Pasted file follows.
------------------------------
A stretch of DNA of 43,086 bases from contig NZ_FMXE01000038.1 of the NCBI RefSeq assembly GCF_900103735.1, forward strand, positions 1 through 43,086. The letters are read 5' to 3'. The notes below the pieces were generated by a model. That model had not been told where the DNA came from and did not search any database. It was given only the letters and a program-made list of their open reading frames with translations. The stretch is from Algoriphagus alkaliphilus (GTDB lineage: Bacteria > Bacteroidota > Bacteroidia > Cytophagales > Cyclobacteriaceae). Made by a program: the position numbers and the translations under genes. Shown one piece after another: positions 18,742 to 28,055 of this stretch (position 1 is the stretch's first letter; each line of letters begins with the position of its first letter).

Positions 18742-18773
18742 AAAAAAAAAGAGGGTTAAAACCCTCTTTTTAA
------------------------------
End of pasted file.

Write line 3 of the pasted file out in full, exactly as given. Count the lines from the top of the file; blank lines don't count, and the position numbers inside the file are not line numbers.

18742 AAAAAAAAAGAGGGTTAAAACCCTCTTTTTAA